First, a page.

In each of us, there is a place that lies somewhere between pleasure and pain, and that’s the spot Bruce Jay Friedman aims for—his pithy, funny, dark tales show just how far astray a life can go as his quirky male protagonists find themselves in absurd situations created by their own disturbed and disturbing views of the world.
New York-based Friedman, whose screenplay for Splash (1984) received an Academy Award nomination, is a gifted short-story writer, novelist, playwright, memoirist, screenwriter, and the pioneer of dark Jewish humor in literature. He is at his best in this collection that features the story of a former filmmaker, now a lowly location scout on his first trip to Israel, who winds up engineering a young Israeli Arab’s escape to New York, only to see him land both a dream movie deal and the sexy, Yiddish-speaking woman whose affections he’d hoped to win for himself. In another tale, a writer silenced by the horrors of Nazi Germany is inspired to take up his pen again by an unlikely fan: Joseph Goebbels. Still another finely-crafted story tells of an academic from Detroit with “a distant wife, a rudderless daughter, shrinking income, and crumbling knees” who visits New York to take in an off-Broadway play and finds a stand in for his three deceased psychiatrists in an actor who plays the part to perfection on stage.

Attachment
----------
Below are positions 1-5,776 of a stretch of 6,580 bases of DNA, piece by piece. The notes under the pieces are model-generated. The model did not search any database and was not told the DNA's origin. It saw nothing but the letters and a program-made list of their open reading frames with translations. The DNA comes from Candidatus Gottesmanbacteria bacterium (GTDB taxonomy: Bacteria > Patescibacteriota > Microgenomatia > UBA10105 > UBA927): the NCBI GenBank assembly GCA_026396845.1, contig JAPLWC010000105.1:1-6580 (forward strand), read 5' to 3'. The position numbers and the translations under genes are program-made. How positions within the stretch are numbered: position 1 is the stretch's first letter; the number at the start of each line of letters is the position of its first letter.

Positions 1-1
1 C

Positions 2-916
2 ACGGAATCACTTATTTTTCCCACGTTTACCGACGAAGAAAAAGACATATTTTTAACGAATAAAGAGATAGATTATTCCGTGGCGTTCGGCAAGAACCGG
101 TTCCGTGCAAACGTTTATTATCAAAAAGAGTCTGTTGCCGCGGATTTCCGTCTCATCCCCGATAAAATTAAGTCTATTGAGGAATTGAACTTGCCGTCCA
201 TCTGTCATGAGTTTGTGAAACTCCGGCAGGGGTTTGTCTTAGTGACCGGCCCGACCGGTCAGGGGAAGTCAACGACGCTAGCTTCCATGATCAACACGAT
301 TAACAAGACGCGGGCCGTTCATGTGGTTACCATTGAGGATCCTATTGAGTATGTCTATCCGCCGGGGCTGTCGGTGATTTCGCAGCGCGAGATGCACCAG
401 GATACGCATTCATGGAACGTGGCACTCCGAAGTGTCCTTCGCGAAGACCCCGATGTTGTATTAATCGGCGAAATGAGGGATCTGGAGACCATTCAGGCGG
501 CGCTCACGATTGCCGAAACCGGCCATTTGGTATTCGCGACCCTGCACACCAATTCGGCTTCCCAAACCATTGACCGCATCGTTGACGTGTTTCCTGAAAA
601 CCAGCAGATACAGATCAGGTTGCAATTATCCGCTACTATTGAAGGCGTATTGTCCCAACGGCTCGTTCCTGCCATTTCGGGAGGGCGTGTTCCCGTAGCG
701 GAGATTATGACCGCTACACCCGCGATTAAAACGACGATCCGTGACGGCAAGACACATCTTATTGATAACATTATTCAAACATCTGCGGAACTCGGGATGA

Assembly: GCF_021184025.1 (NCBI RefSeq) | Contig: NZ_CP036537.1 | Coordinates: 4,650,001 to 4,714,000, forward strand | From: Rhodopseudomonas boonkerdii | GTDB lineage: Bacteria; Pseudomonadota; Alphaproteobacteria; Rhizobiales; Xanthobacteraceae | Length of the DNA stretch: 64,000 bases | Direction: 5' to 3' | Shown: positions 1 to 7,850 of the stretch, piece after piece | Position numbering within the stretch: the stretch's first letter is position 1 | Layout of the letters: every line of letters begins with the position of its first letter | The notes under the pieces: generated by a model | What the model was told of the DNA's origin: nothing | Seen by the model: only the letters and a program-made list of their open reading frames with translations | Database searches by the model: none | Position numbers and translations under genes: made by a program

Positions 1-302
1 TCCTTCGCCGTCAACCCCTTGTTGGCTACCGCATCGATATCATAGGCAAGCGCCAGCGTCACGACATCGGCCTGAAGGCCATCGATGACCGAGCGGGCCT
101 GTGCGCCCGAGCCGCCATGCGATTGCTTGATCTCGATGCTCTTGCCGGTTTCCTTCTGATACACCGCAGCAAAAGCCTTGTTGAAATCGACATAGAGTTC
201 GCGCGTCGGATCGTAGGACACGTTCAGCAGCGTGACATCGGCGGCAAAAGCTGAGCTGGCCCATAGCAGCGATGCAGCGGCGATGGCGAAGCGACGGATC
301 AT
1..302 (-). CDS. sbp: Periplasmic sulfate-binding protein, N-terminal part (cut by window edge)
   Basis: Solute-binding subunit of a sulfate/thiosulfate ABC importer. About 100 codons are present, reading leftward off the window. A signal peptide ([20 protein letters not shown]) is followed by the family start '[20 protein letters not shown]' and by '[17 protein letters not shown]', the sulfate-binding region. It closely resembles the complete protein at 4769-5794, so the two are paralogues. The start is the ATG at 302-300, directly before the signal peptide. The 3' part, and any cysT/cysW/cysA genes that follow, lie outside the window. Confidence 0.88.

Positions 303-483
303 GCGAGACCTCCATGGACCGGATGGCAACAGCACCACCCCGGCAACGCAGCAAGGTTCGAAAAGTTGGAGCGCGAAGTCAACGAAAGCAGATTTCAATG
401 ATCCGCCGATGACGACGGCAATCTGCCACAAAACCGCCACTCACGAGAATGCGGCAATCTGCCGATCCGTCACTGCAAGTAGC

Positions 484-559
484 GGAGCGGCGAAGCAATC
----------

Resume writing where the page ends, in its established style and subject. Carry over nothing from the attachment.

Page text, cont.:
A master of his craft, Friedman takes aim at the foibles and frailties of the human male with penetrating wit to reveal the absurdity at the heart of life.
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